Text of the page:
General Aztecs Maya Tocuaro Kids Contact 19 Oct 2017/12 House
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Human body form with calendar sign associations, Codex Vaticanus A/Ríos, folio 54r

Advanced Aztec Medicine (1): Anatomical knowledge

This is the first in a series of entries based on information in the Encyclopedia of American Indian Contributions to the World by Emory Dean Keoke and Kay Marie Porterfield (Facts on File, 2002) (Compiled by Ian Mursell/Mexicolore)

Aztec stone sculpture of a human heart, National Museum of Anthropology, Mexico City
Aztec stone sculpture of a human heart, National Museum of Anthropology, Mexico City (Click on image to enlarge)

‘Anatomical knowledge, the understanding of the structure and function of the parts of the human body, is the foundation of medical practice... The Aztec... were so expert in medicine compared to European physicians that reportedly the Spanish conquistadores preferred to seek help from them instead of barber-surgeons who accompanied the Spaniards to the New World.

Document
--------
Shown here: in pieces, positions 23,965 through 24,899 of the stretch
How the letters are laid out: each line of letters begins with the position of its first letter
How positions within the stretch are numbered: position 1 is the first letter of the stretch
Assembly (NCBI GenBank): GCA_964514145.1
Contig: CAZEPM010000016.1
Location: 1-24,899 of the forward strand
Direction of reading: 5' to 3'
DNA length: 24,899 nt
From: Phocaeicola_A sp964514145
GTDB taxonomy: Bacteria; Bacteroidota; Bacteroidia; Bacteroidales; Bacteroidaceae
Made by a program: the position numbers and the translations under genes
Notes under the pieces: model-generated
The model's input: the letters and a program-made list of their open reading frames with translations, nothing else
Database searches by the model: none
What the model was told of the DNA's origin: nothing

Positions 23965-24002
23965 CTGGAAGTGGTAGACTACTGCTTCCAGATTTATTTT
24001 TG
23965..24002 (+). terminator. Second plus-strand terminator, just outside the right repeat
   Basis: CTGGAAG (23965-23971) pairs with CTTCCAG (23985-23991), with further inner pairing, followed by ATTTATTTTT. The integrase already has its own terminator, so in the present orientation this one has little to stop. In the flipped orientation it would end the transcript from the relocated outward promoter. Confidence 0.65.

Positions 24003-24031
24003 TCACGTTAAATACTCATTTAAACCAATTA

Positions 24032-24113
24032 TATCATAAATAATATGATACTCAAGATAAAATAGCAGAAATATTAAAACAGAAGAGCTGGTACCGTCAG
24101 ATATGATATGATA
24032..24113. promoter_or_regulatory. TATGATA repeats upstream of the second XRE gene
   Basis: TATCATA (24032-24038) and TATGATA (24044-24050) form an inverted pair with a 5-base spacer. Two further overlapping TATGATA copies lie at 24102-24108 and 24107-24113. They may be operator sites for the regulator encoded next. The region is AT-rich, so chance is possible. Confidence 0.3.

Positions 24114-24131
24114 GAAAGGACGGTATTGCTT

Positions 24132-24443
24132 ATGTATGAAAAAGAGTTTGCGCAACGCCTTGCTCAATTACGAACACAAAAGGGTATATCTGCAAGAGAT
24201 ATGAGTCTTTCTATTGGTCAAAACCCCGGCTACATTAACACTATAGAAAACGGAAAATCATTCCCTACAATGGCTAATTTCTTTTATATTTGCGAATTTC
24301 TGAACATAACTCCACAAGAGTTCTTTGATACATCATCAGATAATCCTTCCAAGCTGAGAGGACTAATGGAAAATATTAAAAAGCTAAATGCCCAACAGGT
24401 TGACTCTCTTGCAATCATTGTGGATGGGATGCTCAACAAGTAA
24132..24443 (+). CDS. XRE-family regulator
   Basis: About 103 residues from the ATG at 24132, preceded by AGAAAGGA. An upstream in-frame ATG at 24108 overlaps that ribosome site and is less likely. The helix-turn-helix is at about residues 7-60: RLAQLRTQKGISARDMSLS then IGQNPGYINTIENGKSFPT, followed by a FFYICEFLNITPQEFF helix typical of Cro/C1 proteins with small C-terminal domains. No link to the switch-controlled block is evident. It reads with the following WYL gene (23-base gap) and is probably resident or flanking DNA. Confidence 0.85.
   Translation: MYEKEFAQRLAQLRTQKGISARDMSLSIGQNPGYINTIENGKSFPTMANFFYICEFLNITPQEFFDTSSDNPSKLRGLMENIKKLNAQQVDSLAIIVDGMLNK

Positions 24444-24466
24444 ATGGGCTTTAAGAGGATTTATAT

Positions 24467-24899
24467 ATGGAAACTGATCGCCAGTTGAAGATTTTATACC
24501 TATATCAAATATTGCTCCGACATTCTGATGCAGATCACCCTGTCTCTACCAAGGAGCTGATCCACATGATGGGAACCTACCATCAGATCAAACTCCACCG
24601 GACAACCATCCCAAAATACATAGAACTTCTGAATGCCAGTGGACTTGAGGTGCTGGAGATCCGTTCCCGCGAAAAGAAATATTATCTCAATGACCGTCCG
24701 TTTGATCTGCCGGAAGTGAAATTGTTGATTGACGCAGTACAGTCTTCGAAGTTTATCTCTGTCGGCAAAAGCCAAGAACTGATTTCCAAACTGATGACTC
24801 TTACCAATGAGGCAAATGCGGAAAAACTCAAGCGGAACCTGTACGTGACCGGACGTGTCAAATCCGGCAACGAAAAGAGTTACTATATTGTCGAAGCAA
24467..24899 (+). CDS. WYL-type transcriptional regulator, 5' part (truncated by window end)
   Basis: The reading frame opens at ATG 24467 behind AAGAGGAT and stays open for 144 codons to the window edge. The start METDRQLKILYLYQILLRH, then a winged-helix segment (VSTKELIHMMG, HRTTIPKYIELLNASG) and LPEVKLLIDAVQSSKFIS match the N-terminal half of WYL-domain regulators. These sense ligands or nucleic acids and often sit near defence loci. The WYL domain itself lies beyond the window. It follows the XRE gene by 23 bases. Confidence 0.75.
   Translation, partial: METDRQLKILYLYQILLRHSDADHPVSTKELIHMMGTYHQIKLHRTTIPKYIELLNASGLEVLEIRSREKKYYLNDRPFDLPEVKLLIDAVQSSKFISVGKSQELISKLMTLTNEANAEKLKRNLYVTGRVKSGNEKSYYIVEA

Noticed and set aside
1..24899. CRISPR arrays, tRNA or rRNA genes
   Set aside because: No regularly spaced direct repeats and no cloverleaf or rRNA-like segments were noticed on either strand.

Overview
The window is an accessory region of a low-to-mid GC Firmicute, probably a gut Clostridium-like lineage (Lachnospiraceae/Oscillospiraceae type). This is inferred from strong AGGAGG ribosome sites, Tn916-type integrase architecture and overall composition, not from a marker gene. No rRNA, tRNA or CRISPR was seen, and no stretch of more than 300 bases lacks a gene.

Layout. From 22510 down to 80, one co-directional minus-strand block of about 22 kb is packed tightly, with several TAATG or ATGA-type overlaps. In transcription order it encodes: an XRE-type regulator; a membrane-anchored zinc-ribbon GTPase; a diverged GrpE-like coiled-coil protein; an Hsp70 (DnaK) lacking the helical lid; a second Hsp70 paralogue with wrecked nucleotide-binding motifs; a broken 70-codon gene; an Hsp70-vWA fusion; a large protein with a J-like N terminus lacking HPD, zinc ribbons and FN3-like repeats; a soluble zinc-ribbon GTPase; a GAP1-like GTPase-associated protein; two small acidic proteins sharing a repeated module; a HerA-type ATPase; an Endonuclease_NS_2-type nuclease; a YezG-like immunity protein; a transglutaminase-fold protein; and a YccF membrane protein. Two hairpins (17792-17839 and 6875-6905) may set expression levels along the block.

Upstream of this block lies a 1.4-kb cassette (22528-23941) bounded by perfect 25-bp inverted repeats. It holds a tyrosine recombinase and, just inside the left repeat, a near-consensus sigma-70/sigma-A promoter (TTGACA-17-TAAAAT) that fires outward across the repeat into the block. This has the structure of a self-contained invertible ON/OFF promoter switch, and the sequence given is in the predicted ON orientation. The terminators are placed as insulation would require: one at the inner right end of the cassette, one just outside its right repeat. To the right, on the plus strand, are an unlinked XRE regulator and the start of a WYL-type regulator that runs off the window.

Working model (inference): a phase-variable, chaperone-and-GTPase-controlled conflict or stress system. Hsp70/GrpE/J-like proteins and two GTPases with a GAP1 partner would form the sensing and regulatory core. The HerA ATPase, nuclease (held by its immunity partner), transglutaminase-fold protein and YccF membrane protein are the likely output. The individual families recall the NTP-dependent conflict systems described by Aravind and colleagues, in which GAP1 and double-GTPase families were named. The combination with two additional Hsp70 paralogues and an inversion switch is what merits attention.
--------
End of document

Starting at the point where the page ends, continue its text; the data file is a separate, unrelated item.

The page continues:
’Aztec physicians understood the workings of the heart and circulatory system long before Europeans possessed such knowledge. They were familiar with the main details of the internal parts of the heart as well.. (Historians generally credit William Harvey, an Englishman who lived between 1578 and 1657, with putting forth the first theory describing the circulatory system.) The Aztec language, Nahuatl, even contained a word to describe the throbbing of the heart: tetecuicaliztli.

‘The Aztec not only developed sophisticated anatomical terminology but also classified the parts of the human body, organising them into systems. In this book Indian Givers: How the Indians of the Americas Transformed the World, anthropologist Jack Weatherford states: “The Nahuatl-speaking doctors developed an extensive vocabulary that identified virtually all of the organs that the science of anatomy recognises today.”’

Picture sources:-
• Main pic: Human body form with calendar sign associations, Codex Vaticanus A/Ríos, folio 54r - image scanned from our own copy of the ADEVA facsimile edition, Graz, Austria, 1979
• Heart sculpture: photo by Ian Mursell/Mexicolore.

This article was uploaded to the Mexicolore website on Oct 02nd 2017

‘The Heart’ exhibition, Wellcome Trust

Aztec Concepts of the Human Body (1)

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